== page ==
A little more than five months after Air Force Special Operations Command briefly stopped flying its CV-22s over a safety issue, an undisclosed number of Ospreys across the service will be grounded until maintainers can replace components that have exceeded a new flight-hour limit.
The V-22 Joint Program Office said Feb. 4 it is imposing flight-hour limits on V-22 input quill assemblies; if installed assemblies exceed that limit, aircraft will remain grounded until the parts are swapped out. Precisely how many aircraft are affected or what the new flight hour limit is were not disclosed.
The input quill assembly is part of the prop rotor transmission, which includes the gearbox and clutch, and transmits power from the engine to the Osprey’s massive propellers.
Over the course of six weeks in the summer of 2022, Air Force CV-22s suffered “hard clutch engagement” incidents. At the time, then-AFSOC commander Lt. Gen. James C. “Jim” Slife explained that the problem would begin with a slipping clutch, which caused a fail-safe feature in the system to transfer power from one engine to the other, as if the first engine was no longer engaged. However, because the clutch was only slipping, and not disengaged, it was suddenly re-engaging, generating enormous spikes in torque.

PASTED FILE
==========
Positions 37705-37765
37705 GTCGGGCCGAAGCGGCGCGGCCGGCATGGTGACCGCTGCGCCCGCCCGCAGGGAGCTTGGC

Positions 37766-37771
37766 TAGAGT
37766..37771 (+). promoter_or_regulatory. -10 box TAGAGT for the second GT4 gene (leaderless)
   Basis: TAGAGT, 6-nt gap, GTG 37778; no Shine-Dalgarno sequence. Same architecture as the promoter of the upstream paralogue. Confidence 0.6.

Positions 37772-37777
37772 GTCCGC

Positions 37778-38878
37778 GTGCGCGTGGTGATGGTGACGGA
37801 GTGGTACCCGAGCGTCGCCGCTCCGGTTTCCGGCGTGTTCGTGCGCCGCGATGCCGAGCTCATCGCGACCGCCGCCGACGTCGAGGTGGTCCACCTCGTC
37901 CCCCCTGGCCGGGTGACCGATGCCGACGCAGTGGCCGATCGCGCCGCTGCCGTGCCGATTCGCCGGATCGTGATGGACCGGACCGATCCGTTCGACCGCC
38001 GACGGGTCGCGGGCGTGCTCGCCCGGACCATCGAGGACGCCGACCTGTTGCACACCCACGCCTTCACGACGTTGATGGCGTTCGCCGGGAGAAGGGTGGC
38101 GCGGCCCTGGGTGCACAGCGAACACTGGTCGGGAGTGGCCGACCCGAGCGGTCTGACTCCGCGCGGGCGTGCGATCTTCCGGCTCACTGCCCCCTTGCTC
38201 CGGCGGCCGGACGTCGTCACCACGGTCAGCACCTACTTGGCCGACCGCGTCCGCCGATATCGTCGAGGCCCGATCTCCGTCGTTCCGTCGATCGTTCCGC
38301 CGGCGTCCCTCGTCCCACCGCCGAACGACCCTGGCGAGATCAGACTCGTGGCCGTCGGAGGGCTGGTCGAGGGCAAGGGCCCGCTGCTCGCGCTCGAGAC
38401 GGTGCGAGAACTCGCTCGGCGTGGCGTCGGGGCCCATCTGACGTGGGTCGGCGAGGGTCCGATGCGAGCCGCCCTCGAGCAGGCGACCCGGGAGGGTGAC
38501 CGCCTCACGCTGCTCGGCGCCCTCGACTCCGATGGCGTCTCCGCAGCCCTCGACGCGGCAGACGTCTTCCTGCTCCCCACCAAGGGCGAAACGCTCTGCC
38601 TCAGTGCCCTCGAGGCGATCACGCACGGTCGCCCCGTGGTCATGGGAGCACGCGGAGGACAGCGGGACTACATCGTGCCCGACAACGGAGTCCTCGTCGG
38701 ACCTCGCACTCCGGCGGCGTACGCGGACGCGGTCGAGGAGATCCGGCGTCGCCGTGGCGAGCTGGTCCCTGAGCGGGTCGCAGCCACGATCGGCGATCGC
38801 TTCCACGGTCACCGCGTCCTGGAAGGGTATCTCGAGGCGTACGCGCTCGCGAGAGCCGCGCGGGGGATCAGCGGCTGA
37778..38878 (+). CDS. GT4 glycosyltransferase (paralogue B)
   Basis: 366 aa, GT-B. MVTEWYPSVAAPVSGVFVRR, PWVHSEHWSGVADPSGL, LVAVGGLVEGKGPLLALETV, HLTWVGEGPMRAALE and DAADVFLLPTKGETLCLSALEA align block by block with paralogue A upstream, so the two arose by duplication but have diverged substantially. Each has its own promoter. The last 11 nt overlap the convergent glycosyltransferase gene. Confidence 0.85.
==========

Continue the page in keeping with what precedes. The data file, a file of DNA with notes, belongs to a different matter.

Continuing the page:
Such incidents result in “kind of a Christmas tree of lights, caution lights, in the cockpit, and some pretty squirrely flight control inputs,” Slife said at an AFA Warfighters in Action event in September 2022.
The problem is relatively rare, and the Air Force, Marine Corps, and Navy did not understand the root cause until the summer of 2022. AFSOC had only experienced two instances of hard clutch engagement in the prior five years, but then saw two in quick succession, convincing Slife to suspend flights.
“My stand down was really an opportunity for us to bring some attention to this in the engineering enterprise and with our industry partners, because the approach up to this point has been: Until we understand the root cause, there’s really nothing we can do about it,” Slife said. “And my view is we may not understand why it’s happening, but we absolutely know that it is happening. And so we need to take a closer look at what is happening and maybe remove some of the precursor events to each one of these.”
At the time, only AFSOC took action, and after two weeks lifted its restrictions. But on Feb. 4, the V-22 JPO imposed the change, saying it is working on “24 initiatives, such as data mining, laboratory and flight testing, and hardware redesign” with the aim of implementing short-, medium-, and long-term solutions.
“It was a result of these efforts that we identified and implemented the time limit for the Input Quill Assembly,” a statement from the office reads, adding that other relevant findings will also be used to improve the V-22’s safety.
The office did not immediately respond to an Air & Space Forces Magazine query as to whether the input quill assembly was identified as the root cause of the hard clutch engagement issue, but Defense One reported that manufacturer Bell-Boeing is working on a complete redesign of the clutch.